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Antagonists of NMDA-Activated Current in Cortical Neurons: Competition with Glycine and Blockade of Open Channels

  • James E. Huettner
Part of the Advances in Experimental Medicine and Biology book series (AEMB, volume 268)

Abstract

There is increasing evidence that ion channels activated by L-glutamate underlie rapid excitatory synaptic transmission throughout the vertebrate central nervous system (Mayer and Westbrook, 1987) Nearly 30 years ago, glutamate was found to depolarize neurons in most areas of the brain and spinal cord (Hayashi, 1954; Curtis et al. 1960; Krnjevic and Phillis, 1963) but it was not until pharmacological experiments revealed the presence of several distinct receptors (Watkins and Olverman, 1987) for glutamate that significant progress was made toward understanding the mechanisms of glutamate excitation. Over the past ten years, the discovery of selective agonists and antagonists has played a major role in defining the subtypes of glutamate receptors (Dingledine et al. 1988) and recent studies (Jahr and Stevens, 1987; Ascher et al., 1988; Cull-Candy et al., 1988) of whole-cell and single channel currents using the patch clamp technique (Hamill et al., 1981) have begun to provide information about the channels gated by glutamate receptors.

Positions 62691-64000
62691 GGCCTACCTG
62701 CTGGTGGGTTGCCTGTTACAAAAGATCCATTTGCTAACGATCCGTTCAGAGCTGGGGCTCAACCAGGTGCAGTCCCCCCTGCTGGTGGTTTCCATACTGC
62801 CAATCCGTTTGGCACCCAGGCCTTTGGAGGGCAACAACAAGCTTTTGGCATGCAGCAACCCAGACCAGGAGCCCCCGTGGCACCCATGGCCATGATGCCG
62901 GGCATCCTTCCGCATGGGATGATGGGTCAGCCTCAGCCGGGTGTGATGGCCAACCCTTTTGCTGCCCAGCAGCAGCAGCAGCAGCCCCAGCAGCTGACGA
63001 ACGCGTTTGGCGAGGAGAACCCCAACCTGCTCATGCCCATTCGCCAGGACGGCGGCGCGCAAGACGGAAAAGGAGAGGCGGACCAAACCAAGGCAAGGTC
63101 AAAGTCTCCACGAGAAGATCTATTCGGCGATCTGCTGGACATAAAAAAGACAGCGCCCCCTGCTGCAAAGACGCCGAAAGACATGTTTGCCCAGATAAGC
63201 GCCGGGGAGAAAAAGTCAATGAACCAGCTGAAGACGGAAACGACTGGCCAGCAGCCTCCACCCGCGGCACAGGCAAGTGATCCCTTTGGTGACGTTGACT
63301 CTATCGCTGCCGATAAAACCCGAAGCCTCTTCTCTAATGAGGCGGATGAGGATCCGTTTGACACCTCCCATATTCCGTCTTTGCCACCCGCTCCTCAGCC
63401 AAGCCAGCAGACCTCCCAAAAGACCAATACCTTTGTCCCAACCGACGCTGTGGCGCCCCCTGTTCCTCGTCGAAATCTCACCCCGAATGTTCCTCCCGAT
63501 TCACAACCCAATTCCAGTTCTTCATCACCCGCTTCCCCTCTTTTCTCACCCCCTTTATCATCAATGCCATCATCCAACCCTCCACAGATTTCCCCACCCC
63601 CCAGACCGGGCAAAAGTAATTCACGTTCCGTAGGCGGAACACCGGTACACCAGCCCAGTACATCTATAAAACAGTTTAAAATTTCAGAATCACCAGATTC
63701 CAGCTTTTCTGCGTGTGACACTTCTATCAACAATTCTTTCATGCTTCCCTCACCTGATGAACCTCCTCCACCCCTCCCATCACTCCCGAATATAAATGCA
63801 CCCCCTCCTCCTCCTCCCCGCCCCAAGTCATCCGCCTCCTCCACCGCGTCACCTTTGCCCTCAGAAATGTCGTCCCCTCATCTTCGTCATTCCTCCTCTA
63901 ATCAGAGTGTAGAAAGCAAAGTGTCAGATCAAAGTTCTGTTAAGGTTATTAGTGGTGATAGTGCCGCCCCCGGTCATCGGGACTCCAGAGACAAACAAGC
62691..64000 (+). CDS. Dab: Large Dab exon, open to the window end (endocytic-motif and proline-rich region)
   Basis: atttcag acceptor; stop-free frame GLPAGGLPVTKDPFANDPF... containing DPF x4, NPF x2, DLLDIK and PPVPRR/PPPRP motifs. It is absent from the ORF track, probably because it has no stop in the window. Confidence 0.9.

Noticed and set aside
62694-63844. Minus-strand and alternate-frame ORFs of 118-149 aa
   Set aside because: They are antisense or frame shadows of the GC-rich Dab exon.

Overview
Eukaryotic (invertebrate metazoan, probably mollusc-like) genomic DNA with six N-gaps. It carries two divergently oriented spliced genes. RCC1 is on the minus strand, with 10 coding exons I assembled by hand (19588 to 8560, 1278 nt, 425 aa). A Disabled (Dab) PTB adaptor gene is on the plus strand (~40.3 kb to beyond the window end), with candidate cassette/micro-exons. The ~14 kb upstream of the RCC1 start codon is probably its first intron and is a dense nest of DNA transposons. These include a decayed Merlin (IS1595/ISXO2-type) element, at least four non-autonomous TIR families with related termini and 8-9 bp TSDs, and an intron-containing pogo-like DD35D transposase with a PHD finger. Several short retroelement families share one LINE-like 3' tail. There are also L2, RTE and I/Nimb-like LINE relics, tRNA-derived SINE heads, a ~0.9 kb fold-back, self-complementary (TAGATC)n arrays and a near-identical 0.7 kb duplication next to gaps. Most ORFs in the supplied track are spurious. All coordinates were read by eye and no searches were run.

Keywords

NMDA Receptor Kynurenic Acid Excitatory Amino Acid Receptor Glycine Site Unpublished Experiment 
These keywords were added by machine and not by the authors. This process is experimental and the keywords may be updated as the learning algorithm improves.

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Copyright information

© Springer Science+Business Media New York 1990

Authors and Affiliations

  • James E. Huettner
    • 1
  1. 1.Department of NeurobiologyHarvard Medical SchoolBostonUSA

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